November 30, 2021

Why collecting stories should be a part of every trauma informed worker’s job

Why collecting stories should be a part of every trauma informed worker’s job

Stories create meaning

They are as key to being human as is sleeping or eating. They remind us that we are not alone and help us walk in another’s shoes, and, importantly, they are vital for helping us understand Trauma informed Practice.

Our experience in teaching and sharing good practice through storytelling, which is core to our training and presentations, has taught us that stories are what people remember.They do the important job of carrying the theory and making it meaningful to our day to day lives. A good story is instantly memorable, it's also something people share with others.

For instance, teaching people about Trauma triggers, and the theory behind this is important, but what is memorable is the story of a HomelessService. In this story, the Homeless Service staff need to stay the night, and they are allowed to sleep on a small bed in the reception area. This is good for staff who are on a sleeping shift but who still want to be available to the service users they try hard to support, even at 3:30am.

This story sounds normal and appropriate to most people who hear it, it’s easy enough to imagine.

Until the next act in the story

This is when we introduce Aileen, 26-year-old homeless woman who is on a detox but has struggled for several years with opiate and crack addictions. Aileen needs to pay a small stipend for her accommodation and sometimes does so with cash. She is trying to be regular in this and has been on time the last few weeks. To pay the rent she comes into the reception room to give it to Tom, the new night worker, who is sitting on his cot, pleased to see her come in the door. She hands him the money. Now pause. Stop. A thinking exercise for you.

Think over this story from the point of view of teaching son potential triggers. Look at the experience from the lens of Aileen and think about the power structures at play. Does this story read any differently to you?When the story, which was true a few years ago, is told well, this is a real lightbulb moment for people. Oh. My. Goodness. And if it’s a trauma informed light bulb, it is not easily turned off.

This light can hopefully shine on other innocent situations in our work and help us see the hidden power dynamics at play. (Clue here, if you are wondering what the twist is - then the written story didn’t work very well. It’s that this could be a triggering experience for someone who has potentially been involved in sex work, and late at night must walk into a room with a man on a bed she doesn’t know).

So, what makes a good story?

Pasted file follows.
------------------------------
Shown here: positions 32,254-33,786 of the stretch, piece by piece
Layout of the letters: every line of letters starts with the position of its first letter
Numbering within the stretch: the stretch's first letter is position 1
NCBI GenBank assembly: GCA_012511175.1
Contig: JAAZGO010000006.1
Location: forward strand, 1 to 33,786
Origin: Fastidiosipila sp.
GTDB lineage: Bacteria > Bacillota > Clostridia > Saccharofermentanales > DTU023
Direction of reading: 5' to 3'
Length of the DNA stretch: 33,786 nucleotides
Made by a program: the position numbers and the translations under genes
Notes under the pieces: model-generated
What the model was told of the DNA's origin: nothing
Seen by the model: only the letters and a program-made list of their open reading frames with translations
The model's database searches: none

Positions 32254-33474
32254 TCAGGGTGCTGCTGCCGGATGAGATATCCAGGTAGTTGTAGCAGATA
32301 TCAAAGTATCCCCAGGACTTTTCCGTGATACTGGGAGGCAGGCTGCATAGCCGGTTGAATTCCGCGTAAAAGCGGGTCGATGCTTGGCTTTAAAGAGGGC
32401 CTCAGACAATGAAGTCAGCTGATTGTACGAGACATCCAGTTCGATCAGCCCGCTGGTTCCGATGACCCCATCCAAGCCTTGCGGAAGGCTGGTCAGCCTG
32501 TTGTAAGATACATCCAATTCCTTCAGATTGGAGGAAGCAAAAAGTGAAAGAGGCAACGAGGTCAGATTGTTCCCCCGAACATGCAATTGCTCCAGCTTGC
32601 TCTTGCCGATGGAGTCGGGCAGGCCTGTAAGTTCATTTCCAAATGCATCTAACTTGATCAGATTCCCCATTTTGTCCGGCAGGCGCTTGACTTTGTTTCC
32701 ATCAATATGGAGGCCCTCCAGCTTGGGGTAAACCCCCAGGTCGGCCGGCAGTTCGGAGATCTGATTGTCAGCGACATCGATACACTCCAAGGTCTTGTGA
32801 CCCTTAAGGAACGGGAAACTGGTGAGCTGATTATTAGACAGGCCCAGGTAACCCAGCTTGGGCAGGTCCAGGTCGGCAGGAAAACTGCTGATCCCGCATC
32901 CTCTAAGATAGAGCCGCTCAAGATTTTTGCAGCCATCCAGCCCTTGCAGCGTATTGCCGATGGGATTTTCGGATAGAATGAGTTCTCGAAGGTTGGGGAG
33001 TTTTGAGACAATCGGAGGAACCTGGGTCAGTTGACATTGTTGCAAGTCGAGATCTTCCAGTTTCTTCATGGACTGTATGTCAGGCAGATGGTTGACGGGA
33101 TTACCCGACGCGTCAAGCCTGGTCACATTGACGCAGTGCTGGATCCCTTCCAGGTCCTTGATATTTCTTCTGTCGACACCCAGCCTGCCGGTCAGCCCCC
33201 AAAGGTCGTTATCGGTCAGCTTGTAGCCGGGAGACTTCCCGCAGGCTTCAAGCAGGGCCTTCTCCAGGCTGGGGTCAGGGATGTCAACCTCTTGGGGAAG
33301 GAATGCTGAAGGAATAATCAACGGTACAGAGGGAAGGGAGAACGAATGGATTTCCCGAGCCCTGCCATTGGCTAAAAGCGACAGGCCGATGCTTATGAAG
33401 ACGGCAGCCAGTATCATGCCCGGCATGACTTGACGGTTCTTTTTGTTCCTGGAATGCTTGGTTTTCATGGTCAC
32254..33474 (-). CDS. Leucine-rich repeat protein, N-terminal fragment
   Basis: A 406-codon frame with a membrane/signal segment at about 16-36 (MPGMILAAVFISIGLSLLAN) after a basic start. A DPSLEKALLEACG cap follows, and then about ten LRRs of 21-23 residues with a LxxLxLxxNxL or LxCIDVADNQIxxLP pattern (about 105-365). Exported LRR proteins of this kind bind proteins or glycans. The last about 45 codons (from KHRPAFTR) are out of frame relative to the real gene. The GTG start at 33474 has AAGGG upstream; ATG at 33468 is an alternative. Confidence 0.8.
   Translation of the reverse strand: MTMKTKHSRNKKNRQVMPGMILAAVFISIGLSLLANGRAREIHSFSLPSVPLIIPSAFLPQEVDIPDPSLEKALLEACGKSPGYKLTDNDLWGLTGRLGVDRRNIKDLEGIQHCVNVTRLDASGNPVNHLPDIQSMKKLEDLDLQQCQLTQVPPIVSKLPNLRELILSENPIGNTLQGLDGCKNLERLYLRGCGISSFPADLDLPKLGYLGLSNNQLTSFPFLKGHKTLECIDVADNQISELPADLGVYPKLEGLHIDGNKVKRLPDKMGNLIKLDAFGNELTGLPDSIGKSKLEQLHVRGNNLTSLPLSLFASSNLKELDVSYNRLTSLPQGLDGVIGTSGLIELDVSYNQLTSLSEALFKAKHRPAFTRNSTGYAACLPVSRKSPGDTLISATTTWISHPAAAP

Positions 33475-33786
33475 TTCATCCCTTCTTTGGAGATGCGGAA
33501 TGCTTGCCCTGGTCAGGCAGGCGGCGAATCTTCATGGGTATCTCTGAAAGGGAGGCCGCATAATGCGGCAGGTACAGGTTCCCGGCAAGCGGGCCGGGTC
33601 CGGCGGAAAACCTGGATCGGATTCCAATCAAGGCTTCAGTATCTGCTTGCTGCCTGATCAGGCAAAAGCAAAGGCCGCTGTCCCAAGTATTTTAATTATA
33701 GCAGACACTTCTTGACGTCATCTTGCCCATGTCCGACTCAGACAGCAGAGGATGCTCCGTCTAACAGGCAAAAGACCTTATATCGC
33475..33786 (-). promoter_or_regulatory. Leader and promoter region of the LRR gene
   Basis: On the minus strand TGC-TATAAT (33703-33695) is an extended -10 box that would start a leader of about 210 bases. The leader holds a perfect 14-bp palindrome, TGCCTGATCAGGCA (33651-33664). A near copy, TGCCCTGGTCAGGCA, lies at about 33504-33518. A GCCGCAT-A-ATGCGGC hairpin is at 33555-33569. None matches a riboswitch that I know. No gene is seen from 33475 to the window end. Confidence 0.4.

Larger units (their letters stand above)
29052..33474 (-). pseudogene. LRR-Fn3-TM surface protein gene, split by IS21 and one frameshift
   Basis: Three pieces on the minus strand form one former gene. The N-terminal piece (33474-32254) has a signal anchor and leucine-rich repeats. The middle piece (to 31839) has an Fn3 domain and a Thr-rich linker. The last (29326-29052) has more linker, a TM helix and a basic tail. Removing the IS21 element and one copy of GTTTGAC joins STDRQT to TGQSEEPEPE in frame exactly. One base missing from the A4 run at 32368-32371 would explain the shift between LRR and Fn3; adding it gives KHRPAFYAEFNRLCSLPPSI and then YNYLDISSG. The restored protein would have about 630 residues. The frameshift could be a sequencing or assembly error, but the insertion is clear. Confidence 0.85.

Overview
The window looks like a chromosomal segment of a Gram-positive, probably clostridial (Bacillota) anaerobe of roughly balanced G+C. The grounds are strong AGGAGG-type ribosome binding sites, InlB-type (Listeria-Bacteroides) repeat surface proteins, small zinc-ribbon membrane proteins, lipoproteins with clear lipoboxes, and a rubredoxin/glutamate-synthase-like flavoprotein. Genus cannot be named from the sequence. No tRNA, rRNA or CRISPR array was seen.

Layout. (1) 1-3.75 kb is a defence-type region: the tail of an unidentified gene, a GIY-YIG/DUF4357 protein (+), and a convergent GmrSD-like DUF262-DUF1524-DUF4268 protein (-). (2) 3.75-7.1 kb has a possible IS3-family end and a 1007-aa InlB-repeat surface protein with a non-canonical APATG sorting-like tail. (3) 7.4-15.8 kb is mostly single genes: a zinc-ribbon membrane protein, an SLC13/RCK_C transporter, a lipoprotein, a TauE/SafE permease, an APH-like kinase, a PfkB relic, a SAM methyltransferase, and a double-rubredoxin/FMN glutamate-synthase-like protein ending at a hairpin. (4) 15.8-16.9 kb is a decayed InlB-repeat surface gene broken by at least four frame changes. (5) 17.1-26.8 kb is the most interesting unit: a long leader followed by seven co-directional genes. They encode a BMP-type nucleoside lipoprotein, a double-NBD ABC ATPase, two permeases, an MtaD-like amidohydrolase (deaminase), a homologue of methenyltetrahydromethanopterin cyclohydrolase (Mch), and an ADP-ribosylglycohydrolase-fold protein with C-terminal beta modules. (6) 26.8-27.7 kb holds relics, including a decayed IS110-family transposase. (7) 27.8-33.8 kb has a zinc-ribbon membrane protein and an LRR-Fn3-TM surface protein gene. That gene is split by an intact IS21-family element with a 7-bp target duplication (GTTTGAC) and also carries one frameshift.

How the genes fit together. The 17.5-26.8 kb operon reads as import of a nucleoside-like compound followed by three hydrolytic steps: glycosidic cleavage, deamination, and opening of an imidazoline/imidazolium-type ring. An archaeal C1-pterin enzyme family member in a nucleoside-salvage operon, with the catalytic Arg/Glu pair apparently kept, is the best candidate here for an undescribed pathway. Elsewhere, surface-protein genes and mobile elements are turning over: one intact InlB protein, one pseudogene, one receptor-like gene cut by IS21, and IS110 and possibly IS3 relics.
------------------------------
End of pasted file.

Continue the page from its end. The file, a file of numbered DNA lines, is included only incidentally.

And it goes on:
We spend an afternoon with each of our trainers practicing their stories and we can confirm that it’s not as easy as a good storyteller makes it look.Stories that really stick with us are collected, curated, and carefully crafted. It possibly more akin to a good wedding speech or a comedy skit, it’s as much about what’s left in as what’s out, it’s about the flow and the beats, and getting this all right – takes time.  Here is what we have learned, over the last six years of telling stories that teach, we hope these tips will help you share your learning, and values with your team:

  • Make the story real, however it can be one you have heard or borrowed. Collect these, if you hear a story which teaches something important – ask the teller if you can share it –change some details to protect organisational and personal anonymity.
  • Strip it back to its core, ideally a good story is told in 1.5 – 2 mins. Once you have its bones, put in enough information to help us identify with the main characters.
  • Tell it and watch people’s reactions, if you don’t get the reaction you are aiming for, try telling it differently.
  • You can try to use a catch or twist to provide a sense or surprise or shock, this can help the key lesson be more apparent. Also use open questions to get people to think about the story differently.
  • Practice and practice again, a good story doesn’t just happen it requires crafting.

The thread connecting Caroline's 20+ year's experience in Not for Profit management and consultancy, is helping frontline services be as accessible and effective as possible. 'TIP is the most impactful means I’ve ever seen of improving culture and connecting people to a communal and concrete idea of what good is’'. Caroline, CEO of Quality Matters, has qualifications in sociology and community development and SROI, her role in TIP is Programme Management and Implementation.
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